Freedom House arrived at such a conclusion in its latest survey of democratic developments in 29 nations of the former Communist bloc that was released on Tuesday. They were rated on seven relevant indicators, including election conduct, democratic governance, press freedom and corruption.
The “Nations in Transit” report found no changes in those areas in Armenia last year, assigning the country the same “democracy score” of 5.39 measured on a 7-point negative scale. Eight other ex-Soviet states, including Azerbaijan, were judged to be “consolidated authoritarian regimes.”
Samvel Nikoyan, a deputy parliament speaker and senior member of President Serzh Sarkisian’s Republican Party (HHK), rejected the “authoritarian” label slapped on Armenia, while acknowledging “problems” with democracy and human rights. “But all those problems are gradually and slowly finding solutions,” he told RFE/RL’s Armenian service.
Armenia -- Samvel Nikoyan, deputy speaker of National Assembly, 18May2009
Naira Zohrabian, a senior parliamentarian from Prosperous Armenia, the HHK’s junior coalition partner, likewise called the Freedom House criticism “exaggerated.” She insisted that the authorities in Yerevan are committed to democratization and other political reforms. “It’s just that the pace of solving one or another problem may be slow for objective or subjective reasons,” she told RFE/RL.
“I myself am not satisfied with the state of affairs,” agreed Nikoyan. “But at the same time I can’t fully agree with the views expressed by that authoritative organization.” He specifically challenged Freedom House’s “contradictory” assessment of the May 2009 municipal elections in Yerevan which the HHK won by landslide.
The watchdog’s report notes that the polls were “assessed by international observers as broadly in compliance with the general principles of the Council of Europe” and that public support for the main opposition Armenian National Congress (HAK) had declined since 2008. Nonetheless, the report says they were not more democratic than previous Armenian elections.
Nikoyan also accused Freedom House of failing to acknowledge pluralism in the Armenian print media, which is dominated by pro-opposition newspapers harshly attacking the government on a virtually daily basis.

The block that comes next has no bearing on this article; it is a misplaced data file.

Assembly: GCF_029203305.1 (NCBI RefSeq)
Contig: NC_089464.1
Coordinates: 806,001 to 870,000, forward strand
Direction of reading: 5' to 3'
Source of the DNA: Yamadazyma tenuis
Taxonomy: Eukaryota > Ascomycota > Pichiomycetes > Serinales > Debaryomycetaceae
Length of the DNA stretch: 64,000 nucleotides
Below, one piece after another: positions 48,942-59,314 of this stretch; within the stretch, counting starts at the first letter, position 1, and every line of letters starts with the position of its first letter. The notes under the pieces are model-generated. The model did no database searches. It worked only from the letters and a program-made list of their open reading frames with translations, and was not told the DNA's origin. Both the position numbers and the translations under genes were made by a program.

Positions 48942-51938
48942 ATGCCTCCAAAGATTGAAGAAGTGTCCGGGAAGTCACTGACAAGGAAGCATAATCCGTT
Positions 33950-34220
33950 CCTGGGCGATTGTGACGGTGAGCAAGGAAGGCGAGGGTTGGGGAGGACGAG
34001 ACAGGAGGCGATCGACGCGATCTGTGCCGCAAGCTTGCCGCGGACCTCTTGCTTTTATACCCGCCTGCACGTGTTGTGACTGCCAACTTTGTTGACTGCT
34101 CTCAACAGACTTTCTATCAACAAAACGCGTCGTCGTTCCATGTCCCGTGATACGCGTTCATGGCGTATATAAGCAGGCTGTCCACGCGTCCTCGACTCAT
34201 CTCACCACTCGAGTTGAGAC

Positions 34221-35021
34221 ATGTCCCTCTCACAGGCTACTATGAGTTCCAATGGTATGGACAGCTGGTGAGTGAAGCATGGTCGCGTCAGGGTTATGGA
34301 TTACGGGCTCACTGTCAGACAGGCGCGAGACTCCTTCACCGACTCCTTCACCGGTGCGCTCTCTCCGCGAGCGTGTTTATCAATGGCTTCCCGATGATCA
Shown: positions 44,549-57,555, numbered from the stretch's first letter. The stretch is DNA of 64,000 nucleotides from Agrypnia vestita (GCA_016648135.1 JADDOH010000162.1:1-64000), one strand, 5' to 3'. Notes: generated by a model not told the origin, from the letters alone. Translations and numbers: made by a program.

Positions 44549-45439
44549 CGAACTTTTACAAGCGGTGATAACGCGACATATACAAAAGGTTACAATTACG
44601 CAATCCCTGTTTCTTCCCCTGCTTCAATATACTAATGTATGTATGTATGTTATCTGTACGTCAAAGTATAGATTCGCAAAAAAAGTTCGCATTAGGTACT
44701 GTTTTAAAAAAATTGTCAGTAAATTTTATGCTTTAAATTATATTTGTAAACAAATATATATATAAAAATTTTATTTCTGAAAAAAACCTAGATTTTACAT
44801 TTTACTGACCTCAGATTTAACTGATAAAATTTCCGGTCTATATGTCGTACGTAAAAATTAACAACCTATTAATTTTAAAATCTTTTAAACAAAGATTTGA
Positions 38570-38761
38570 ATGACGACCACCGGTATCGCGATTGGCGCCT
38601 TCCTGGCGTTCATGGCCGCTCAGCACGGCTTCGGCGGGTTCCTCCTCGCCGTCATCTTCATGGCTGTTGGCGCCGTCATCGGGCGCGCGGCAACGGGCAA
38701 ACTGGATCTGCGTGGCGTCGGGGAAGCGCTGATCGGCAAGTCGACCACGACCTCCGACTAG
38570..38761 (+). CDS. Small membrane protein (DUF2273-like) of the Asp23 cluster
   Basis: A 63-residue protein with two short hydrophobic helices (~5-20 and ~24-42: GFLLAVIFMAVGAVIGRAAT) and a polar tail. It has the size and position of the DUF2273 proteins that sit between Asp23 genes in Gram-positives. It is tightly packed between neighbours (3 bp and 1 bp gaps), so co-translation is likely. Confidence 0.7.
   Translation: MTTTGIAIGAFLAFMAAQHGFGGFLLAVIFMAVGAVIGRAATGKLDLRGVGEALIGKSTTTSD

“I am astonished that they can cast any doubt on freedom of press and speech in Armenia,” said the vice-speaker. “Just read newspapers and see what they write.”
Freedom House has for years classified the Armenian media as “not free.” Its latest report says the country’s “media environment improved in 2009.” Still, the watchdog kept Armenia’s media freedom score unchanged, at 6.00, citing “the limited reach of print media and few genuinely independent outlets, which exist for the most part only online.”
The Freedom House report was also dismissed on Wednesday by the HAK and another major opposition force, the Armenian Revolutionary Federation (Dashnaktsutyun). “The Congress didn’t find the report important,” Levon Zurabian, the HAK’s central office coordinator, said when contacted by RFE/RL’s Armenian service.
Vahan Hovannisian, a Dashnaktsutyun leader, was even more dismissive, challenging Freedom House’s integrity and good faith. “Freedom House’s goals and intentions regarding Armenia are totally different from my and my party’s goals,” he said without elaborating.
“Therefore, I don’t want to agree or disagree, dispute or welcome what Freedom House says. That organization’s assessment is not of any significance to me, even if it is accidentally correct,” Hovannisian told a news conference.
The only positive reaction to the report came from the opposition Zharangutyun (Heritage) party. “Their evaluations are absolutely acceptable and justified,” its chairman, Armen Martirosian, told RFE/RL’s Armenian service.